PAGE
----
Shining a Light On Fibroids During Fibroid Awareness Month

Black women in workout gear

July is Fibroid Awareness Month. A common problem for many women, uterine fibroids are nonmalignant growths of the uterus and one of the most common gynecological conditions nationwide, as well as a growing and overlooked public health issue.

Fibroids affect about 26 million American women ages 15 to 50. According to the Society for Women’s Health Research, more than 80% of Black women and 70% of white women have fibroids by age 50. However, Black women tend to experience onset at a younger age, and they have more severe symptoms and a higher rate of surgery and hospitalization.

What Are Fibroids?

Uterine fibroids (leiomyomas) are tumors made of smooth muscle and fibrous connective tissue. They can grow on or within the inner lining of the uterus. Fibroids usually do not interfere with getting pregnant; however, their location can sometimes cause infertility or pregnancy complications.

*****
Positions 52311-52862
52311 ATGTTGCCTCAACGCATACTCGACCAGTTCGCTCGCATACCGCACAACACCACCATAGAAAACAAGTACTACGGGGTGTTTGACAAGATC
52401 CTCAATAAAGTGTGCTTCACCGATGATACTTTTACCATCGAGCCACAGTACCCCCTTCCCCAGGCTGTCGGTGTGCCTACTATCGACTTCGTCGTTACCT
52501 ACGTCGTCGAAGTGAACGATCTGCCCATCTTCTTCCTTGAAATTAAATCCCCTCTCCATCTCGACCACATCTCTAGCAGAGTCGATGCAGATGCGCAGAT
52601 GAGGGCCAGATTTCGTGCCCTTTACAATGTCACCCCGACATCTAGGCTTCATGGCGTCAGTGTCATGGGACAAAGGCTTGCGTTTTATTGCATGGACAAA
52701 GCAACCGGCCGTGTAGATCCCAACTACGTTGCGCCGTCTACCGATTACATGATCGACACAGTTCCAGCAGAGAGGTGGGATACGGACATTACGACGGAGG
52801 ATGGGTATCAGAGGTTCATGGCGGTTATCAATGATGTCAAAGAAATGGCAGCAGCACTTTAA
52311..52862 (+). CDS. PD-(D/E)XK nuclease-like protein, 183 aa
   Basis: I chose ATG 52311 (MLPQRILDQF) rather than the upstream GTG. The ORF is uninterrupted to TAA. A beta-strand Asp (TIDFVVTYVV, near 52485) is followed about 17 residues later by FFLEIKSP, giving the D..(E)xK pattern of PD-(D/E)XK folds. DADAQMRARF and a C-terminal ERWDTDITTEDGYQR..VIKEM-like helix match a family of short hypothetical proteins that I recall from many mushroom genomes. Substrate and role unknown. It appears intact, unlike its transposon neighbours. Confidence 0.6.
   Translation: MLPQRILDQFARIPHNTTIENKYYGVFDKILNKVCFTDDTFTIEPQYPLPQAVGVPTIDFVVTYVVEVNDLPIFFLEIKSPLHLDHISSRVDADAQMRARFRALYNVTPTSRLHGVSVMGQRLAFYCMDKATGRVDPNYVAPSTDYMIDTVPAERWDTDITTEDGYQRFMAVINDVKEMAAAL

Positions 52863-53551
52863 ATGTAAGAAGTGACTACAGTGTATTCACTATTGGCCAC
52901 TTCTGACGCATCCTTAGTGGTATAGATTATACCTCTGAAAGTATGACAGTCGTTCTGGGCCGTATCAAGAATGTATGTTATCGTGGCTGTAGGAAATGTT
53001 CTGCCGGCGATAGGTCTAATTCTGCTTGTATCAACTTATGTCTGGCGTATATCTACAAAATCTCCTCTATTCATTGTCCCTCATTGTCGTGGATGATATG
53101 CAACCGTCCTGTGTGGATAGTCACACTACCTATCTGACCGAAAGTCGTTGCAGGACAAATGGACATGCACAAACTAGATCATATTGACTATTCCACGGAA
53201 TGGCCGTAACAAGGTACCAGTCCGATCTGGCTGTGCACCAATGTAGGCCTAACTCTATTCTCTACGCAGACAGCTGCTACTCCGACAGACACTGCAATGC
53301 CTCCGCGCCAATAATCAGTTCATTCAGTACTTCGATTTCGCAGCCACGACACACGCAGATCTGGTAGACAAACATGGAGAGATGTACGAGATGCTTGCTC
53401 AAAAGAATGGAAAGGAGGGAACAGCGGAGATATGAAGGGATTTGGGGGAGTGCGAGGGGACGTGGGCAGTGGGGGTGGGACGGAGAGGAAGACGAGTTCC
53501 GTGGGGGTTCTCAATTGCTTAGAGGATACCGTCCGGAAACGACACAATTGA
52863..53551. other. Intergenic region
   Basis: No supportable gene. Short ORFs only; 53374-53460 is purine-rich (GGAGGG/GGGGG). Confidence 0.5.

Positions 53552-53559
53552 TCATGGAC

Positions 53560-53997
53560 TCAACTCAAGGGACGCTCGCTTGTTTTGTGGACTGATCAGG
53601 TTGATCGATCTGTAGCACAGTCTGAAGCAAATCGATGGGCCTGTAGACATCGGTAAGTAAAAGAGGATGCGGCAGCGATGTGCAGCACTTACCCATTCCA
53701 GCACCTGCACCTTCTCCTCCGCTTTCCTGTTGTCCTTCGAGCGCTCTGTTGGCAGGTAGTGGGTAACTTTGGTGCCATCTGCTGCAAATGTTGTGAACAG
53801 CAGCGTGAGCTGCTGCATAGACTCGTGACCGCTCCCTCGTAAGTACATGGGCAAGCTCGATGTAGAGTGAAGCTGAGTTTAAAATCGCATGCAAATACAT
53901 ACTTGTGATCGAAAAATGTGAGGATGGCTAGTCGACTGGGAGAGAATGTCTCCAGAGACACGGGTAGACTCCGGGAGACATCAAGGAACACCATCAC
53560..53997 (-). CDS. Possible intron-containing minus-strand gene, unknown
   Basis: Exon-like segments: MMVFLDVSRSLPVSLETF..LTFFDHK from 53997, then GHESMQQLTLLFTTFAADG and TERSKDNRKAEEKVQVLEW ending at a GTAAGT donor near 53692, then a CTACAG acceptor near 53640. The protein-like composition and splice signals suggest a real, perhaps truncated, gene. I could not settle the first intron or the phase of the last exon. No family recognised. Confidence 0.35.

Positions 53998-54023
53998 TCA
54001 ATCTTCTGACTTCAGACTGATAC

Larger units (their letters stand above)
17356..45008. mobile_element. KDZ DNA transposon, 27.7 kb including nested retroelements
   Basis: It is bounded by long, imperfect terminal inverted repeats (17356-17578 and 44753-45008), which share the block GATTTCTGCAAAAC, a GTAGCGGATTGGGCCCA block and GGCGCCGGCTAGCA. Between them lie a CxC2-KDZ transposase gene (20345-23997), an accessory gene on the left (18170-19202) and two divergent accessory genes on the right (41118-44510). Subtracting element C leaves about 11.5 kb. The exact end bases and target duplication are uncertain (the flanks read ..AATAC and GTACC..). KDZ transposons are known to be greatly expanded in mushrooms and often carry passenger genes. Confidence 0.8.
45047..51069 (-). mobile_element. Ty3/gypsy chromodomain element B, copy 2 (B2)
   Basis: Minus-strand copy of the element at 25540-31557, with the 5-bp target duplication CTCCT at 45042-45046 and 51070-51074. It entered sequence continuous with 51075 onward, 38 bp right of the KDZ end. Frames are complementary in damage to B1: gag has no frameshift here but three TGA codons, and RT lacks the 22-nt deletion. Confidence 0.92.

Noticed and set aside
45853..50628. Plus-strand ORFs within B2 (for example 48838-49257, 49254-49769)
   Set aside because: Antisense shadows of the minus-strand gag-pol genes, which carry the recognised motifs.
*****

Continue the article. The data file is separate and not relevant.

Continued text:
There are three main types of fibroids: submucosal fibroids that grow just under the uterine lining, bulging into the uterine cavity; intramural fibroids that grow within the muscle wall of the uterus; and subserosal fibroids that grow just under the surface, projecting outside of the uterus.

Fibroids can develop in any girl or woman after the onset of her menstrual cycle. Although fibroids are most diagnosed in individuals in their 30s and 40s, they can occur in adolescents and postmenopausal women, particularly those using hormone therapy.

Fibroids tend to increase during the reproductive years and shrink after menopause. The spectrum of fibroid disease varies widely and is based on the size, number and location of the growths. Sizes vary from tiny seedlings to as large as a melon. Some women develop multiple fibroids in different sizes and locations. Though not associated with an increased risk of uterine cancer, women who have fibroids can experience mild to severe side effects that can affect their quality of life.

Factors & Symptoms of Fibroids